Protein is the most important and costly component in feed manufacturing, as it significantly influences animal growth, feed conversion, and carcass composition [3,4,5]. Its quality is determined by the raw material used [6]. However, fish meals come at a high cost due to these characteristics. To produce high-quality feeds at a lower cost, several experiments have been conducted to replace fish meals with alternative proteins in Pacific white shrimp diet [4,7,8,9,10,11]. Among the alternative proteins available on the market, hydrolyzed proteins offer advantages in terms of physical, chemical, and nutritional property optimization compared to non-hydrolyzed proteins. Protein hydrolysates from animal slaughter by-products have great potential to replace fish meals and can provide high-quality protein sources for the nutrition of aquatic organisms [12]. Hydrolysates contain a high level of crude protein (up to 90%) and are rich in essential amino acids [13], which can increase the attractiveness, palatability, and digestibility of aquafeeds [14].
Protein hydrolysates also act as efficient immunostimulants and antioxidants [15,16]. The replacement of fish meals with protein hydrolysates can lead to satisfactory zootechnical gains in shrimp farming, reducing protein costs and enabling producers to reach new markets that add value to the farmed shrimp [10,11,17]. Additionally, yeasts have been used in the feeding of aquatic organisms as a potential protein ingredient, immunostimulant, and probiotic [18]. When combined with hydrolysates, yeasts can improve growth and health outcomes. Likewise, maltodextrin is a polysaccharide commonly used to protect feed from oxidation, and it offers advantages such as high solubility and rapid dispersion [19]. When combined with hydrolysates, it can provide energy and act as an antioxidant protector.
Therefore, the present research aimed to study the dietary inclusion (6%) of different protein hydrolysates (Chicken Protein Hydrolysate (CPH), CPH + yeast, CPH + maltodextrin, enzymatic hydrolysate of feathers, and a commercial product, Aquabite®, (Adisseo Latin America, São Paulo, Brazil) as partial replacements of fish meals in the Pacific white shrimp (P. vannamei) diet during the grow-out phase and evaluate their effect on zootechnical performance, centesimal carcass composition, digestive enzyme activity, and total hemocyte count.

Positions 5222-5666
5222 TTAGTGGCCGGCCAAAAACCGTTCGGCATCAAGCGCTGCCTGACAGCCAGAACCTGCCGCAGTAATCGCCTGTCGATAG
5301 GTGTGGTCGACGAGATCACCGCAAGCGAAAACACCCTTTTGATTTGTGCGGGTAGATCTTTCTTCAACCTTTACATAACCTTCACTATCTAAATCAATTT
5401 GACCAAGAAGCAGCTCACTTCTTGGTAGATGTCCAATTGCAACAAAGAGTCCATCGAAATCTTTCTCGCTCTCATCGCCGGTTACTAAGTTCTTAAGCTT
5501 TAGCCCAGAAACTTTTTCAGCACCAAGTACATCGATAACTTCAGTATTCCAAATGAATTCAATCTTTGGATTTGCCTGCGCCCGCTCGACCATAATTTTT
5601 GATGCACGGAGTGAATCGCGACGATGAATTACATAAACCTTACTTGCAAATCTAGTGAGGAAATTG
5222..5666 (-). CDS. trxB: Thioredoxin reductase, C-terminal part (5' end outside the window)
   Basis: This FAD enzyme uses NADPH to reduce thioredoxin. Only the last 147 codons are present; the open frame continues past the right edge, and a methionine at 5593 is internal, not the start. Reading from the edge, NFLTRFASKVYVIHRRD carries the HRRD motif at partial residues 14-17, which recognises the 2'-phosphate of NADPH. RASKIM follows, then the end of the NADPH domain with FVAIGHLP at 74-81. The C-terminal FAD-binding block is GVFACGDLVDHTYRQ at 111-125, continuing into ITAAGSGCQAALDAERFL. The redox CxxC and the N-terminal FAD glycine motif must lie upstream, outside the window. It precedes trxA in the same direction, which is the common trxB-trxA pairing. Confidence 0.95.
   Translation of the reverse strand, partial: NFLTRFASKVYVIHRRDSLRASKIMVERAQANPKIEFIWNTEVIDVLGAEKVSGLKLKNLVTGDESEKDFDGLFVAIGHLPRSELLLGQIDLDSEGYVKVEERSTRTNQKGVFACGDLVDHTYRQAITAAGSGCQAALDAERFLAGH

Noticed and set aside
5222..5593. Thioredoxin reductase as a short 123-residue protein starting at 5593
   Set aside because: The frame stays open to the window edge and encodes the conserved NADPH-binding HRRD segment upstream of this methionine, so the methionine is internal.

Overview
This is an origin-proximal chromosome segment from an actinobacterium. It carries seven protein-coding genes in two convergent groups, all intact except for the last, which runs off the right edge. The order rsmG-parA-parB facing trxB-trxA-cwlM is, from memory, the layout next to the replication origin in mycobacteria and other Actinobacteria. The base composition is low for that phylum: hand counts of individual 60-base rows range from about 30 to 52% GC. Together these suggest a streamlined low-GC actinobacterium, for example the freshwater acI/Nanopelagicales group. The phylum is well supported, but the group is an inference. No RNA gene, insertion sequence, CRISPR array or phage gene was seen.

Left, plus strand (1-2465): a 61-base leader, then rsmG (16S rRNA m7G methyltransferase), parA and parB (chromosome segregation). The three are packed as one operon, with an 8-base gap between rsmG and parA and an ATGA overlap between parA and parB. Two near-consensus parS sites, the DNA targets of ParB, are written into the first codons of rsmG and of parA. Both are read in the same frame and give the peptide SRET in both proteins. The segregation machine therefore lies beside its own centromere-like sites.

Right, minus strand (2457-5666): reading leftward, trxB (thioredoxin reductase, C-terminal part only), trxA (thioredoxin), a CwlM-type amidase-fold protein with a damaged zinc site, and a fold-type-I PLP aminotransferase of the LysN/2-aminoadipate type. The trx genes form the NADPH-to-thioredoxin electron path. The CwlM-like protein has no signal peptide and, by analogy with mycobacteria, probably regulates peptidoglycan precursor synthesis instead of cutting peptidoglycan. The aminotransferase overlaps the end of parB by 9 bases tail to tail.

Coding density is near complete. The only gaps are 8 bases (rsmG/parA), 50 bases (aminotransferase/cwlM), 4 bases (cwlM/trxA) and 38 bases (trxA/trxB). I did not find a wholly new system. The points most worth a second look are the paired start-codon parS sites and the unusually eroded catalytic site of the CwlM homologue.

2. Materials and Methods

2.1. Experimental Condition and Diet Formulation

The experiment was conducted at the Laboratory of Shrimp Farming at the Center for Research and Development in Sustainable Aquaculture, Federal University of Paraná (UFPR), in Maripá-PR, Brazil. Juveniles of P. vannamei from the speed line strain acquired from Aquatec® were used, and the experimental period lasted 50 days.
A completely randomized experimental design was used, with six treatments and four replicates. The treatments were determined based on the protein source used for partial replacement of fish meals. The substitution level with the different evaluated protein sources was 6% of all components of the diet (Table 1). The diet was formulated using the SuperCrac® software (6.0, Viçosa, MG, Brazil). The treatments were: T1—control (fish meal); T2—chicken protein hydrolysate (CPH); T3—enzymatic hydrolysate of chicken feathers; T4—Aquabite® (based on marine fish peptides); T5—CPH with maltodextrin addition; and T6—CPH with yeast addition.
The experiment was conducted in a clear water recirculation system consisting of 24 experimental units, which were circular tanks with a total volume of 100 L and an effective volume of 93 L, coupled with a biological filter of 600 L with an effective volume of 500 L. Each experimental unit was equipped with a hose and a porous stone for constant aeration. The average flow rate of the recirculation system was 1400 L per hour. The system was installed in a controlled temperature room with a photoperiod of 12:12 (light:dark). The water salinity was adjusted to 15 g L−1 using the commercial mixture of Blue Treasure® Reed Sea Salt (Qingdao Sea Salt Aquarium Technology, Qingdao, China). In each experimental unit, five juvenile shrimp with an average weight of 1.35 ± 0.05 g and an average length of 3.22 ± 0.01 cm were kept.